Jason Baldock, M, Son, age 12, born Etchingham, Sussex; occupation: scholarJason Baldock
Albert E. Baldock, M, Son, age 7, born Etchingham, Sussex; occupation: scholarAlbert E. Baldock
Emily A. Baldock, F, Daughter, age 3, born Cranbrook, Kent; occupation: scholarEmily A. Baldock
James Baldock, M, Boarder, single, age 17, born Eltham, Kent; occupation: carpenterJames Baldock
Edward Dence, M, Boarder, single, age 20, born Frittenden, Kent; occupation: farm labourerEdward Dence

3rd Apr 1881CensusGeorge Neve, M, Head, married, age 54, born Benenden, Kent; occupation: land agent and farmer of 1190 acres employing 40 men, 10 boys and 4 womenGeorge Neve, land agent and farmerCastle House1881 Census
Cranbrook, Kent
Mary Neve, F, Wife, married, age 52, born Maidstone, KentMary Neve
Thomas Neve, M, Son, single, age 27, born Benenden, Kent; occupation: farmer of 340 acres employing 7 men, 3 women 1 boyThomas Neve
Fanny M. Neve, F, Daughter, single, age 24, born Sissinghurst, KentFanny M. Neve
Henry Neve, M, Son, single, age 21, born Sissinghurst, Kent; occupation: farm pupilHenry Neve
Martha Walter, F, Sister-in-law, widowed, age 51, born Maidstone, Kent; occupation: gentlewomanMartha Walter
Mary R. Walter, F, Sister-in-law's daughter, single, age 25, born Great Ormond St, London; occupation: gentlewomanMary R. Walter
Caroline M. Wood, F, single, age 20, born Sissinghurst, Kent; occupation: parlourmaid (domestic)Caroline M. Wood
Frances Goodlad, F, widowed, age 48, born Hastings, Sussex; occupation: cook and general servantFrances Goodlad
Maria Hiscock, F, single, age 62, born Watlington, Sussex; occupation: housemaidMaria Hiscock
Mary Foster, F, single, age 17, born Cranbrook, Kent; occupation: kitchenmaid and servantMary Foster

1896Sissinghurst CastleSissinghurst Castle photographed by E.J. HolmesGlimpse at Cranbrook

1925The Cottage and Tower, Sissinghurst CastleThe Cottage and Tower, Sissinghurst Castle photographed by E.A. Sweetman & Son Ltd, Tunbridge WellsPrivate collection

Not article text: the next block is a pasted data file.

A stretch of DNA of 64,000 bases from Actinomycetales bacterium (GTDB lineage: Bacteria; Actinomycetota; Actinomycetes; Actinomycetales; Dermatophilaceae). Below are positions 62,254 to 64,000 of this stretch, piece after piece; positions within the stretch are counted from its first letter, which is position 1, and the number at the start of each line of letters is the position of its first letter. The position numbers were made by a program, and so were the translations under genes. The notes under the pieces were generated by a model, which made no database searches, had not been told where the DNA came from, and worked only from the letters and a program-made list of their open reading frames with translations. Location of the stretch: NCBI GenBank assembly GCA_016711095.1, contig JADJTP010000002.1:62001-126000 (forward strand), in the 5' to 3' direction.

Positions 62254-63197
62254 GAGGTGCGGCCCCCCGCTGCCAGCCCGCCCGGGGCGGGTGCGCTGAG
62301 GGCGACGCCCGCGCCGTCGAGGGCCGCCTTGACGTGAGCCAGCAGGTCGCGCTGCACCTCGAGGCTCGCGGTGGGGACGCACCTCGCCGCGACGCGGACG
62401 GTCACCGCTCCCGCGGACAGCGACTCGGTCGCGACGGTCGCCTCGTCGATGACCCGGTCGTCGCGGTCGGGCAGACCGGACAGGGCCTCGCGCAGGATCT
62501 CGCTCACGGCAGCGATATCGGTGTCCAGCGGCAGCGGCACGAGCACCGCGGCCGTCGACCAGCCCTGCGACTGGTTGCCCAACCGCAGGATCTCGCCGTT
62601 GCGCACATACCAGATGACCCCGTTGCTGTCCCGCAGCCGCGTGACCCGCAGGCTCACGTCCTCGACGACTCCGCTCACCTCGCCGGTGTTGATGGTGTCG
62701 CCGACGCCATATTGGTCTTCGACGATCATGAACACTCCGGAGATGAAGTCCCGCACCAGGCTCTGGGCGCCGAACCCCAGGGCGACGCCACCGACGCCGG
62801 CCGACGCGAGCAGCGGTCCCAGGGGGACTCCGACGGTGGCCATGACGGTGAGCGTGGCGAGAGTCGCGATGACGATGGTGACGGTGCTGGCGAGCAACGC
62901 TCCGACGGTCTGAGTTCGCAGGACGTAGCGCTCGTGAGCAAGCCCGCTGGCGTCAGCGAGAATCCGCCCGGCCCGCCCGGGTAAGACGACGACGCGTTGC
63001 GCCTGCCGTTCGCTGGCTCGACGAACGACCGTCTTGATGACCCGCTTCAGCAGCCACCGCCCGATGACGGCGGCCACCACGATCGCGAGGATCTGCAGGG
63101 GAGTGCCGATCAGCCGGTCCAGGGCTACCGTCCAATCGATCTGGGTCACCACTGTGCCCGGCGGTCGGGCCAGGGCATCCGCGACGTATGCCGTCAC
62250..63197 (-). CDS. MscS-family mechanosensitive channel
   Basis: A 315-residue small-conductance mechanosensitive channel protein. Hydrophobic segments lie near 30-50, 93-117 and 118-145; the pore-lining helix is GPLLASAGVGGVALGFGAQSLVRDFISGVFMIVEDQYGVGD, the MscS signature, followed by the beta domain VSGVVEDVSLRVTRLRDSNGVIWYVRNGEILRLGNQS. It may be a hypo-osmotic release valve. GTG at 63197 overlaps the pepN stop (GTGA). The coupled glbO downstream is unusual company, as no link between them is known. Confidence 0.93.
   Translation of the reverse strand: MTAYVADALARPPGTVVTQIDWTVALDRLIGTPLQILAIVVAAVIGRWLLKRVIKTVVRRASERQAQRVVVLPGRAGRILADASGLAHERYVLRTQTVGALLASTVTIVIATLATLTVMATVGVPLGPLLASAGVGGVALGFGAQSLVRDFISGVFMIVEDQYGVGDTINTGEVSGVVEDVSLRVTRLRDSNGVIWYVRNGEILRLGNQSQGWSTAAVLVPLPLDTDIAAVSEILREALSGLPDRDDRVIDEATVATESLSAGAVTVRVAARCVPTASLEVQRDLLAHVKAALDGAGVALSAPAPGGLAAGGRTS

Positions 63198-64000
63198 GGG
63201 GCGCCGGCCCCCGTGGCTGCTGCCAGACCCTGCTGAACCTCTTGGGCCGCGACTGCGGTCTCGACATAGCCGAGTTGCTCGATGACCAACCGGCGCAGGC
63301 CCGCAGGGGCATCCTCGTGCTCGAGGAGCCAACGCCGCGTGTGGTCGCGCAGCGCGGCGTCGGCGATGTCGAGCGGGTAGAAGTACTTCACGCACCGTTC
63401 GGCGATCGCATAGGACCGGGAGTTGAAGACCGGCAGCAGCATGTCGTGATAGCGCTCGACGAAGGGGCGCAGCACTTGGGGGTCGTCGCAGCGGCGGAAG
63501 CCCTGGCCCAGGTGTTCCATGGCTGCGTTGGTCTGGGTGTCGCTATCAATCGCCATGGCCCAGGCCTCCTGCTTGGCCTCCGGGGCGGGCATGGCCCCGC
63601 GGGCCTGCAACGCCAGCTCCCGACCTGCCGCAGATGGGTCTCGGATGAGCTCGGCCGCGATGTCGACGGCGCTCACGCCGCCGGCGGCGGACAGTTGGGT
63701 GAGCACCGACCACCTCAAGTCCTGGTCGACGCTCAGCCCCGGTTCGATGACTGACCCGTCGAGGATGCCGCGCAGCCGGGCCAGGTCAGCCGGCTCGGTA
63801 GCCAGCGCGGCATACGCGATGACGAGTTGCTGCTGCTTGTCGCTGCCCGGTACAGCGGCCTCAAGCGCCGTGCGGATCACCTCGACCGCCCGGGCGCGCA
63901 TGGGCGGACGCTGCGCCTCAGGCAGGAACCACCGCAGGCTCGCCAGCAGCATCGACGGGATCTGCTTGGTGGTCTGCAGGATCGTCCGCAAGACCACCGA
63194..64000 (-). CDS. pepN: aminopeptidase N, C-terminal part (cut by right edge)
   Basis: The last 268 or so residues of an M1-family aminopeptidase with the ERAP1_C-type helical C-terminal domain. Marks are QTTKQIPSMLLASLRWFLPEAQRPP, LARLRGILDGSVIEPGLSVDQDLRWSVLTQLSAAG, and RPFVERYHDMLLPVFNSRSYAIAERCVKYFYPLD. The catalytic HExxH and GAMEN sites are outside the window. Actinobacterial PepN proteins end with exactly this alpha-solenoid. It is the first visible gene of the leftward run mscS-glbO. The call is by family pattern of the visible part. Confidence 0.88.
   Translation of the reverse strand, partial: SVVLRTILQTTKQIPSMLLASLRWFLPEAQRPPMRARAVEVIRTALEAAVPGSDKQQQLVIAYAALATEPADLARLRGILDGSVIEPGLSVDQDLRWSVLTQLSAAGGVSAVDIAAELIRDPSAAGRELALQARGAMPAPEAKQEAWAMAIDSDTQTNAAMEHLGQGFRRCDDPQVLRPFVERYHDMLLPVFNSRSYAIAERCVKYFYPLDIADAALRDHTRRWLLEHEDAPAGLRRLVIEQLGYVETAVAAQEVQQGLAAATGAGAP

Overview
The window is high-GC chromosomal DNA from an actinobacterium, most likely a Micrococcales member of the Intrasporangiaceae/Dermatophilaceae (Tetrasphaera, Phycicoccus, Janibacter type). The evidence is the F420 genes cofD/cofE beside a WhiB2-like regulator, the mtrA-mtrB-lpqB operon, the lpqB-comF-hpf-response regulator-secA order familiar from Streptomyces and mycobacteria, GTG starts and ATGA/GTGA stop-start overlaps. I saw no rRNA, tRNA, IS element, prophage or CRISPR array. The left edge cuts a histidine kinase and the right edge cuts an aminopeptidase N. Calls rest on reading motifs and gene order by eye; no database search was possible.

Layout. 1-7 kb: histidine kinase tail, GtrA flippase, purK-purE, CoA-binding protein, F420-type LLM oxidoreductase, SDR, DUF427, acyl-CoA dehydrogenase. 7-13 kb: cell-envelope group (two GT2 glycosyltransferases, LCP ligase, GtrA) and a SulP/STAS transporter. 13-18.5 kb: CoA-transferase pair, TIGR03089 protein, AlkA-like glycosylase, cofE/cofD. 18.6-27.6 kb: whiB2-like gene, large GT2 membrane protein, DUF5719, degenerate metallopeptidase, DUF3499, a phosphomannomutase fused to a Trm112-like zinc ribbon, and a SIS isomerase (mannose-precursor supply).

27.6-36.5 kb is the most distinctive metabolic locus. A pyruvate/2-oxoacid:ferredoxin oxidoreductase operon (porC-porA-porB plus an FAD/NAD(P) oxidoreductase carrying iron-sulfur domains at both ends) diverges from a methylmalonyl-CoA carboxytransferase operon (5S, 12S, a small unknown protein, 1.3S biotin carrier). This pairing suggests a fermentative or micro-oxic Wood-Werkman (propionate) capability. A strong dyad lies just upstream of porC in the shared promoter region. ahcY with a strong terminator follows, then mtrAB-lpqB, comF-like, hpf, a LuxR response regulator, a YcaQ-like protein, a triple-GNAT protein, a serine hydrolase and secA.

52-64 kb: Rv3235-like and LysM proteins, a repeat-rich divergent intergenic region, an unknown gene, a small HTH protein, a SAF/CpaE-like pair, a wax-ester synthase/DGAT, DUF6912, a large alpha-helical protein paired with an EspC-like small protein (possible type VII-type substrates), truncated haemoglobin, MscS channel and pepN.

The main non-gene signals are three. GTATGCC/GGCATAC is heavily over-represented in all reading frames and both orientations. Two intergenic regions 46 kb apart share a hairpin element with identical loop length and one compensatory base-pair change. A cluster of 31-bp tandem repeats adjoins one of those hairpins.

1930Sissinghurst CastleSissinghurst Castle photographed by Judge's Ltd, HastingsPrivate collection

1930Sissinghurst CastleSissinghurst Castle photographed by J.E. Downward, F.I.B.P.Private collection

Apr 1930PurchasedHon. Sir Harold George NicolsonSissinghurst CastleNigel Nicolson's
Portrait of a Marriage

Apr 1930PurchasedHon. Victoria (Vita) Mary Nicolson [Sackville-West]Sissinghurst CastleNigel Nicolson's
Portrait of a Marriage

1930 to 1962HistorySissinghurst Castle

Victoria Mary (Vita) Sackville-West, poet, novelist and gardener, was born on 9th March 1892 at Knole, Sevenoaks, the only child of Lionel Edward Sackville-West (1867-1928), and his wife and first cousin, Victoria Josefa Dolores Catalina Sackville-West (1862-1936), the illegitimate daughter of Sir Lionel Sackville Sackville-West (1827-1908) and the Spanish dancer Josefa Durán (known as Pepita).

Vita grew up at Knole House and her early experiences there, including her often difficult relationships with other Sackvilles, were to have an important bearing on her writings. In 1913 she married the diplomat and broadcaster Harold Nicholson. They lived in London and at Long Barn, a house near Knole, between 1915 and 1930 where she wrote many of her early books (including Knole and the Sackvilles in 1922 and the pastoral poem The Land in 1926 which was awarded the Hawthornden Prize) and where she and her husband developed and experimented with their first garden. In 1930 they bought the ruined Sissinghurst Castle and spent many years creating Sissinghurst Gardens including the famous White Garden, Rose Garden, Orchard, Cottage Garden and Nuttery - now run by the National Trust. Her attachment to Knole led to her publishing English Country Houses in 1940 and records her love for such houses from the Middle Ages to the 20th century. She wrote extensively about gardening including a weekly column for the Observer from 1946 until 1961.

Vita was a prolific writer from an early age. But it was in the 1930s that she published her best known work The Edwardians (1930), All Passion Spent (1931), Family History (1932) which portrayed English upper-class manners and life, and Pepita (1937) which recalls her early life and her relationships with her mother and grandmother.

Throughout her life Vita's private life led to numerous affairs including Violet Trefusis (daughter of Mrs Alice Keppel the mistress of Edward VII), Evelyn Irons and Hilda Matheson. She was also very close to Virginia Wolfe about whom she wrote Seducers in Ecuador (1924) to which Wolfe responded with Orlando (1928).

In 1948 she was appointed a Companion of Honour for her services to literatures and in 1955 was awarded the gold Veitch medal of the Royal Horticultural Society. In later life she became reclusive at Sissinghurst and in 1961 became ill with stomach cancer and died there on 2 June 1962. She was cremated and buried in the Sackville family vault at Withyham, Sussex.

After her death, her son Nigel published Portrait of a Marriage in 1973. It was based on an autobiographical manuscript found in Sissinghurst and written when Vita was 28 - in 1920

See also

1948Sissinghurst CastleSissinghurst CastlePrivate collection